Gammons v. Berlat

696 P.2d 700 (1985)

From our private database of 46,100+ case briefs, written and edited by humans—never with AI.

Gammons v. Berlat

Arizona Supreme Court
696 P.2d 700 (1985)

Facts

A 13-year-old boy (the boy) (defendant) with the mental capacity of a nine- or 10-year-old boy was arrested for sexual conduct with a minor and for sexual abuse. Specifically, the boy had consensual sex with a girl who was 15 years old. For the alleged criminal acts, the boy was charged with delinquency in juvenile court. The juvenile code defined a delinquent act as one that would be a criminal offense if it were committed by an adult. Reference was made to the criminal code in order to identify which acts qualified as delinquent. If the person committing a criminal offense was under the age of 14, the criminal code required a showing of capacity to understand that the act was wrong before the person was held criminally liable. The boy denied that he committed the act charged and asked for a hearing pursuant to A.R.S. § 13-501 of the Arizona criminal code to determine whether he possessed the capacity to understand that his acts were wrong at the time he committed them. The position of the state (plaintiff) was that § 13-501 only applied to children being tried in adult proceedings, not to children in delinquency proceedings in juvenile court. The juvenile code had its own separate capacity provisions for judging juvenile offenders. The boy argued that § 13-501’s presumption that children under 14 lacked the requisite legal capacity for criminal culpability protected children regardless of whether they were charged in juvenile proceedings or in adult court. The question before the Arizona Supreme Court was whether the capacity limitation in the criminal code applied to delinquency proceedings in juvenile court.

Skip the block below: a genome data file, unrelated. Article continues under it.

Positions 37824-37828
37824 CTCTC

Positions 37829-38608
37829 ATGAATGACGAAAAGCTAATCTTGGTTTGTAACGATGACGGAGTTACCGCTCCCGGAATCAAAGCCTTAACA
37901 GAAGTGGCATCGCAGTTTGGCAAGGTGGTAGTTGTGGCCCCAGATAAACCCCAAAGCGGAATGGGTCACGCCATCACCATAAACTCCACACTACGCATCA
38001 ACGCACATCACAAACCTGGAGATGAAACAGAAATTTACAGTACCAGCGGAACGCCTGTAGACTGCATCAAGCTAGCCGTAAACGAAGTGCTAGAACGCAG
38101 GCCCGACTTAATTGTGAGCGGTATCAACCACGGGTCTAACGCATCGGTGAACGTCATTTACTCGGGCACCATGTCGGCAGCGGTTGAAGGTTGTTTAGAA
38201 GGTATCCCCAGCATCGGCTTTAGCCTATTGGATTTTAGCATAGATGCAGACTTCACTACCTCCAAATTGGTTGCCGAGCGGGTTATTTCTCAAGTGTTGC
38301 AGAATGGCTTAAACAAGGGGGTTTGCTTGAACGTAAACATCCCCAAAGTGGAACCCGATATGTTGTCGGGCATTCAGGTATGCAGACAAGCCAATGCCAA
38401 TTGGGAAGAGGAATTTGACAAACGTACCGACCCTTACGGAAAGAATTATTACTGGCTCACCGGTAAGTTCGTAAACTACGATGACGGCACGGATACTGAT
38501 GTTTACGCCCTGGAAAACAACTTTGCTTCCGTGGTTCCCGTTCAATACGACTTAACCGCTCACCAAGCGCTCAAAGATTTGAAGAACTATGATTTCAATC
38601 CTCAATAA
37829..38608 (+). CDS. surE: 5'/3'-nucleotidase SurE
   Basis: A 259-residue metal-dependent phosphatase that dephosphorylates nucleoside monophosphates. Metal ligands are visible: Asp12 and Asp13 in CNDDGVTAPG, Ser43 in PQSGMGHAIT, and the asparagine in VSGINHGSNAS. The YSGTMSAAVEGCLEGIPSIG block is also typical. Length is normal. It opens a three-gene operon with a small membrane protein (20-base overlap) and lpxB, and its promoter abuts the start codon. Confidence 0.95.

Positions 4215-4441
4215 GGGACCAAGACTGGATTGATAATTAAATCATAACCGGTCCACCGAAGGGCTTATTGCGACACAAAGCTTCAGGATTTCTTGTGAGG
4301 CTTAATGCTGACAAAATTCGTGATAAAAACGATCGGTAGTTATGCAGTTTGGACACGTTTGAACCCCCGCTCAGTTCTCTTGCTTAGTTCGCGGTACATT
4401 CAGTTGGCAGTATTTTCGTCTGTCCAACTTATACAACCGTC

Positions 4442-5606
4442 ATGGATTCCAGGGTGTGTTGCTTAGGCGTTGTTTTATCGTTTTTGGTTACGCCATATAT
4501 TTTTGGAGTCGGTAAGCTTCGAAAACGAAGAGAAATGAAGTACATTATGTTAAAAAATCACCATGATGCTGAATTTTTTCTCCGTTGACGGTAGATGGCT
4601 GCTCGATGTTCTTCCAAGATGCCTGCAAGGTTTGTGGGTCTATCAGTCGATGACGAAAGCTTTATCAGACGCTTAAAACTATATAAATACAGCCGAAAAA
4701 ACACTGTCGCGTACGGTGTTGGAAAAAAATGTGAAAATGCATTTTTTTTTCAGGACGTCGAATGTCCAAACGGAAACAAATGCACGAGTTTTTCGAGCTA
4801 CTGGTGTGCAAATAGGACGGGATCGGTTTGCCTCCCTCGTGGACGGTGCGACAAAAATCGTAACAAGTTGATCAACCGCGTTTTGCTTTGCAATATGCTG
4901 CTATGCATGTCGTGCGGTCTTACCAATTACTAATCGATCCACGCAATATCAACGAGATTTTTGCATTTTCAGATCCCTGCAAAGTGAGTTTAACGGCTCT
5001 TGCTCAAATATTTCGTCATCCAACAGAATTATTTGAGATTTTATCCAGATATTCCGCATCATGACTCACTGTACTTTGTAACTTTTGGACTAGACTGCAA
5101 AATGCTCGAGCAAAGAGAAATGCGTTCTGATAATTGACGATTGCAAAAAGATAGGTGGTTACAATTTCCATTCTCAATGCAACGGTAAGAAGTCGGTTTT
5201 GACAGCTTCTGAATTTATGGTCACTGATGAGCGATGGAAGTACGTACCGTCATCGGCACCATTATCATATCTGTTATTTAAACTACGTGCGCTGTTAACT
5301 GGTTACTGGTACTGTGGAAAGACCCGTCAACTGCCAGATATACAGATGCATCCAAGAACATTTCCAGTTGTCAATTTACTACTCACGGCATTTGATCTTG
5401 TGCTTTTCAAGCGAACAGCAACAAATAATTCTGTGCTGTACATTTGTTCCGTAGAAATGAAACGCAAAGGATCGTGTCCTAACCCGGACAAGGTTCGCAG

Rule of Law

Issue

Holding and Reasoning (Holohan, J.)

Concurrence/Dissent (Feldman, J.)

What to do next…

  1. Unlock this case brief with a free (no-commitment) trial membership of Quimbee.

    You’ll be in good company: Quimbee is one of the most widely used and trusted sites for law students, serving more than 747,000 law students since 2011. Some law schools—such as Yale, Berkeley, and Northwestern—even subscribe directly to Quimbee for all their law students.

    Unlock this case briefRead our student testimonials
  2. Learn more about Quimbee’s unique (and proven) approach to achieving great grades at law school.

    Quimbee is a company hell-bent on one thing: helping you get an “A” in every course you take in law school, so you can graduate at the top of your class and get a high-paying law job. We’re not just a study aid for law students; we’re the study aid for law students.

    Learn about our approachRead more about Quimbee

Here's why 747,000 law students have relied on our case briefs:

  • Written by law professors and practitioners, not other law students. 46,100 briefs, keyed to 987 casebooks. Top-notch customer support.
  • The right amount of information, includes the facts, issues, rule of law, holding and reasoning, and any concurrences and dissents.
  • Access in your classes, works on your mobile and tablet. Massive library of related video lessons and high quality multiple-choice questions.
  • Easy to use, uniform format for every case brief. Written in plain English, not in legalese. Our briefs summarize and simplify; they don’t just repeat the court’s language.

Access this case brief for FREE

With a 7-day free trial membership
Here's why 747,000 law students have relied on our case briefs:
  • Reliable - written by law professors and practitioners, not other law students
  • The right length and amount of information - includes the facts, issue, rule of law, holding and reasoning, and any concurrences and dissents
  • Access in your class - works on your mobile and tablet
  • 46,100 briefs - keyed to 987 casebooks
  • Uniform format for every case brief
  • Written in plain English - not in legalese and not just repeating the court's language
  • Massive library of related video lessons - and practice questions
  • Top-notch customer support

Access this case brief for FREE

With a 7-day free trial membership